“We’re not talking here about the multiverse in terms of being some split reality in which you open some door and there you are again. That’s not the multiverse of physics,” Linde says, dismissing the sci-fi fun. Rather, he argues the reluctance among some physicists to accept the multiverse is more fundamental, a problem of human thinking.
“We need to learn to open our minds and be less chauvinistic, to separate physics from psychology and sociology,” says Linde. “But the problem is that we have a monotheistic tradition, so it’s just simpler to us to think that everything is the same everywhere — that the mass of electrons here is the same wherever you look. There’s this desire to reduce everything to one fundamental principle.”
“Even Einstein had the dream of finding a single unifying theory, and it’s that mindset that’s in all the textbooks still,” he adds. “Remember that inflationary theory is only 40 years old. But I think the genie is out of the bottle now. [The multiverse is] the theory that explains the facts that otherwise can’t be explained. Those that ignore it are just not ready to use the fact of their own existence as evidence.”
Ah, that word: evidence. Perhaps no other discussion in physics than that about the multiverse raises questions not just about the nature of reality, but the nature of the scientific method of observation, hypothesis, prediction, experiment and analysis. While Linde may point out that nobody can actually prove we live in the received model that is a singular, all-encompassing universe, nobody can prove we live in one among many universes — a multiverse — either.
“Science fiction is a mixed blessing because it’s interested in the ideas of the multiverse but has also promoted a lot of misconceptions, such that scientists have had to be conservative in their terminology so they don’t end up talking about parallel universes where Elvis is still alive.”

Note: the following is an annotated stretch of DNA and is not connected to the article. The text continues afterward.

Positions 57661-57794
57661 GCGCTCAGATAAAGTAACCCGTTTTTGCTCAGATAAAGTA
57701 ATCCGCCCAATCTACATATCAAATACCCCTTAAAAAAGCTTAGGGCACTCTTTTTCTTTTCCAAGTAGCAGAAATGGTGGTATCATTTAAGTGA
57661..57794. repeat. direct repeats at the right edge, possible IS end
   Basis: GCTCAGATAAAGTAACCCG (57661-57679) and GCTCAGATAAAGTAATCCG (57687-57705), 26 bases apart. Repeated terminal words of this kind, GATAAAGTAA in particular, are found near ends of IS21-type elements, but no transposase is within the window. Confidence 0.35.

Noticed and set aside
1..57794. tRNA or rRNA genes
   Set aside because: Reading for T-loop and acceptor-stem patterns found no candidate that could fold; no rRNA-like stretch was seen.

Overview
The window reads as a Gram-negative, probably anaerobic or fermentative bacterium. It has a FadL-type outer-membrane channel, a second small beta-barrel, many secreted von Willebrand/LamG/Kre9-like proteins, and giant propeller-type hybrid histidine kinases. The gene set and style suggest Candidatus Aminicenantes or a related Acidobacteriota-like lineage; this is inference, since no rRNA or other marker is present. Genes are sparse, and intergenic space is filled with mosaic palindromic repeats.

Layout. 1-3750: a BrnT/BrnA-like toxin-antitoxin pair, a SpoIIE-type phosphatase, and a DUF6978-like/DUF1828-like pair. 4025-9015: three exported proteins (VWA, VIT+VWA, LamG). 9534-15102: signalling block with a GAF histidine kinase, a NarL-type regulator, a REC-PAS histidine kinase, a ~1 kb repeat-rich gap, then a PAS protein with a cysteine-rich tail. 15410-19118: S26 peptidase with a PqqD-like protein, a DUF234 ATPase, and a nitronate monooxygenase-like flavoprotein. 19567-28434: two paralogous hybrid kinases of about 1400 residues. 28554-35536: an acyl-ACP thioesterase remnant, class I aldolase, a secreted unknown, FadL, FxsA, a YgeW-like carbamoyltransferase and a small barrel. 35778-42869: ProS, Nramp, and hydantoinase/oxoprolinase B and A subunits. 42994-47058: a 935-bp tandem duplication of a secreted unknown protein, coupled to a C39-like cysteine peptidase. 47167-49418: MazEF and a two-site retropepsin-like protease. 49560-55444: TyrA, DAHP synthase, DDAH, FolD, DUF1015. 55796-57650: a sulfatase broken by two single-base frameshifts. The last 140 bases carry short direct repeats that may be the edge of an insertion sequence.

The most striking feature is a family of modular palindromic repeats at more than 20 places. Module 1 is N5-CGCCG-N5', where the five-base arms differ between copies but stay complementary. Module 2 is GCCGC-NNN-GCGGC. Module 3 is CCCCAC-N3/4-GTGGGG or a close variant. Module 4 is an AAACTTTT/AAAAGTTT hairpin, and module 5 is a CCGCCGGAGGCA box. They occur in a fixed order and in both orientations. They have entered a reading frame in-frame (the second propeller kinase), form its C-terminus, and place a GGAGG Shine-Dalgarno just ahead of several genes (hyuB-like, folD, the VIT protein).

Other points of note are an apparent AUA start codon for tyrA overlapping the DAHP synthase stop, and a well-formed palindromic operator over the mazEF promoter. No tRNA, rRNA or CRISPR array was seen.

Paul Halpern, professor of physics at Saint Joseph’s University in Philadelphia
Avi Loeb, professor of science at Harvard University and author of Interstellar: The Search for Extraterrestrial Life and Our Future in the Stars, is not shy of serious scientific investigation of ideas that might be found outlandish by colleagues — not least that the first interstellar object to come within range of Earth’s telescopes, in 2017, was possibly of intelligent alien origin, given that it showed several properties that defied easy explanation. But he’s bothered by the lack of empirical substance in theories of the multiverse.
“I have an issue with concepts you can’t test experimentally because they’re not part of physics, which is about understanding the reality we all share,” Loeb insists. “The problem with the multiverse and its infinite number of options is that it just means anything you observe can be explained because anything can happen somewhere. You end up not constraining yourself by any empirical data. That may feel good. But how does that make it any different to religion, in which everything is possible?”
“It worries me a lot that hypothetical fantasies like the multiverse are gaining traction because, while there are a lot of unsolved problems in the reality we all share, I think it’s a lazy approach to work on something that can’t be tested, can’t be proven right, can’t be proven wrong,” he adds. “That’s a good way to impress your community of peers, but it’s not physics.”